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Weight Carried, Weight Limit, Sneak Penalty and Maximum Speed

This little box is where you should record the net weight of all of the gear and supplies your character is hauling around the wasteland with them, and the effects of that weight on their movement speed and ability to sneak about. A character’s maximum carrying capacity is 100 + (STRx10) units of weight. The limit on what they can pull or drag is five times that amount. If a character ever ends up carrying a load above their weight limit, it reduces their move speed by 5 feet per action for every 10 units of weight over limit they are (round up). There is a space to record the new movement speed or their current movement speed penalty provided. Remember that characters overburdened cannot fly, teleport, or dig at speeds above their reduced base movement speed.

The sneak penalty due to the weight of a character’s equipment is only relevant if your character is carrying more than 50 pounds of gear. Starting at 50, for every 10 units of weight beyond 50 (rounded up) characters take a -5 penalty to sneak.

 

Taint (Slider)

Taint is nasty, nasty business. Enough exposure to taint won’t necessarily kill you, but in 99% of the population it will make you wish you were dead. The other 1% may actually receive positive mutations from taint, but if I were you I wouldn’t count on being in that very small percentile when it comes to risking exposure. This slider represents the level of taint present in your character’s body, generally considered in this system as a percentage of the absolutely-lethal dose. Don’t forget, wastelanders: taint is in the water supply. If your GM lets you, you can check out the information on taint and what it can do to characters provided in the GM’s Guide to the Equestrian Wastes, at the tail end of this book.

 

Experience and Next Level

If your game group and GM choose to keep track of experience to determine when characters increase in level, this area is provided to help do just that. The experience box is a great place to mark down how much experience a character has accrued over their life time in play, and the “Next Level at:” box is perfect for keeping track of precisely how much experience they’ll need to advance. Experience is discussed in depth in the beginning of the Leveling Up Your Character section on page 105.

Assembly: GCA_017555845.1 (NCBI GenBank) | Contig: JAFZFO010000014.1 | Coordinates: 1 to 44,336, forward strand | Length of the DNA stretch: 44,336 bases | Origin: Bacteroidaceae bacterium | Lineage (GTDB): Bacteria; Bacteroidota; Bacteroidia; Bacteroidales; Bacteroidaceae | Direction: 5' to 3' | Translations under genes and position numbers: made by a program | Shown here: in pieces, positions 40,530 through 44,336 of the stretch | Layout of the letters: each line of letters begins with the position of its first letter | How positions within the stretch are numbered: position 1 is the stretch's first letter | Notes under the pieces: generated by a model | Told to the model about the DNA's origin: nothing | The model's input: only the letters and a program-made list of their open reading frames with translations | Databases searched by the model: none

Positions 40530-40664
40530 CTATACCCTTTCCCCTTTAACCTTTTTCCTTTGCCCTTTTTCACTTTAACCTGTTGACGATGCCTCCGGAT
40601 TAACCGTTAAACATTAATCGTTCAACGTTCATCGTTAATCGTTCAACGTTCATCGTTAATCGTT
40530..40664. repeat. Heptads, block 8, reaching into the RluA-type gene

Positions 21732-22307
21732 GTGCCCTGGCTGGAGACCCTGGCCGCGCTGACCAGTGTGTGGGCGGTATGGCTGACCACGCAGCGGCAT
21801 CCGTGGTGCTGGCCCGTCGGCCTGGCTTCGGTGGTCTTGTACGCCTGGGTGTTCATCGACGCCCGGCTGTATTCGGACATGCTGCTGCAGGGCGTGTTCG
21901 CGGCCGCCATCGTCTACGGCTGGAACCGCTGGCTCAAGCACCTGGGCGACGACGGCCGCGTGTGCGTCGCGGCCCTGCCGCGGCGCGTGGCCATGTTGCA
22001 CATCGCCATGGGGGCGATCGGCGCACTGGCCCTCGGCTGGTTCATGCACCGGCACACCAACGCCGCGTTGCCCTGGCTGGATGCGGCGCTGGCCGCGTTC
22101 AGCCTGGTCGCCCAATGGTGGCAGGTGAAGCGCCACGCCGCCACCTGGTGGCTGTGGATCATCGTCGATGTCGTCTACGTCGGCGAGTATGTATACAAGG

Occupation

This seemingly unimportant and unassuming little corner box is actually quite valuable as a role-playing tool. The space provided allows players to record what their characters think their occupation is – or just as frequently, what others assume their occupation is based on their dress and behavior.

This little tidbit can speak volumes about the psyche of a character – how they view their own impact on their world. Are they an unassuming ex-stable dweller, a dependable toaster-repair pony, or an incredible, unstoppable bringer of light? Are they the star-maiden, bearer of a great and powerful curse, or are they security, making Equestria a better place by imposing justice on a violent wasteland?



Even casting those extravagant literary examples aside, it’s worth pointing out that any mare who goes around the wasteland helping people out in exchange for goods and services could just as easily consider themself a rough, ruthless and ready mercenary as they could a helpful wasteland adventurer and explorer. Don’t forget that how your character wants to act and how they view themselves within the wasteland affects how the wasteland and its inhabitants will view them in return.

 


Date: 2015-12-11; view: 254


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